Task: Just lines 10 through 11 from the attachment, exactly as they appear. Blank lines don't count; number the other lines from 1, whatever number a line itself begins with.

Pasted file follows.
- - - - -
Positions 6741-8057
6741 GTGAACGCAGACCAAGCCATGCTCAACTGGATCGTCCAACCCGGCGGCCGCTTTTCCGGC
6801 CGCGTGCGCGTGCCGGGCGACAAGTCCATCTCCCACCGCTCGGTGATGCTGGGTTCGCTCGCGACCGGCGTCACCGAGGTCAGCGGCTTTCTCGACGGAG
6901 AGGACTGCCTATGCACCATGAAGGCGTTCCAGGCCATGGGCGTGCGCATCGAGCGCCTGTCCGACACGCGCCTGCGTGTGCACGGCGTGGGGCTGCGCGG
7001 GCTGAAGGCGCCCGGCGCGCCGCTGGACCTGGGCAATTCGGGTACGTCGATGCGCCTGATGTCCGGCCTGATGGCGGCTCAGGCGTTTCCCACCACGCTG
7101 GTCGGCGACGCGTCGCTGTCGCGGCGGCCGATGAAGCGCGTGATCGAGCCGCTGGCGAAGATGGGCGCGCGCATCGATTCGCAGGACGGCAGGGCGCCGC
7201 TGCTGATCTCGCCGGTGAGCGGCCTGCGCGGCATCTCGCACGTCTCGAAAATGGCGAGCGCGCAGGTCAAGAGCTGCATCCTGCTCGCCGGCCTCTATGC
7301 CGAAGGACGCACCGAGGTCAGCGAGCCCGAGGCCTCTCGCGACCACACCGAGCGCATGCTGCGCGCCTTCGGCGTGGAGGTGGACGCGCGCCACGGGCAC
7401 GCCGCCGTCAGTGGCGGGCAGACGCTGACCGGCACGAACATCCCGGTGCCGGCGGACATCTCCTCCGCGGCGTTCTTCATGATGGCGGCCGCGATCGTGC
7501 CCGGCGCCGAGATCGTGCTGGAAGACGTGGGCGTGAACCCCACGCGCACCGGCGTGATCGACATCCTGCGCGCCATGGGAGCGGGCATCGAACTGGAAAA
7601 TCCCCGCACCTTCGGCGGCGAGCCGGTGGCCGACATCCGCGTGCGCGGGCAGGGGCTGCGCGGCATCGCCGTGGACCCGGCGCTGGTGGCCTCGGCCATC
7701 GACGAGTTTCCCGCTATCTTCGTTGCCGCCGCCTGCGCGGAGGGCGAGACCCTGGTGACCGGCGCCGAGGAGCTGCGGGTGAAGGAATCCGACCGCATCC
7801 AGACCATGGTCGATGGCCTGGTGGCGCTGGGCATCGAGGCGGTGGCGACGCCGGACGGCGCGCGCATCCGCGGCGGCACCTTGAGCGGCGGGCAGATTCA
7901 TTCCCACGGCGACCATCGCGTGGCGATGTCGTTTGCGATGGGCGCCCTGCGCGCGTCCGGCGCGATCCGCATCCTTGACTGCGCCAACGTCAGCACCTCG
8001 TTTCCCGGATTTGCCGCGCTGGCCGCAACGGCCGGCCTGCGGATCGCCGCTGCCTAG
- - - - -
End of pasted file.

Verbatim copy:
7501 CCGGCGCCGAGATCGTGCTGGAAGACGTGGGCGTGAACCCCACGCGCACCGGCGTGATCGACATCCTGCGCGCCATGGGAGCGGGCATCGAACTGGAAAA
7601 TCCCCGCACCTTCGGCGGCGAGCCGGTGGCCGACATCCGCGTGCGCGGGCAGGGGCTGCGCGGCATCGCCGTGGACCCGGCGCTGGTGGCCTCGGCCATC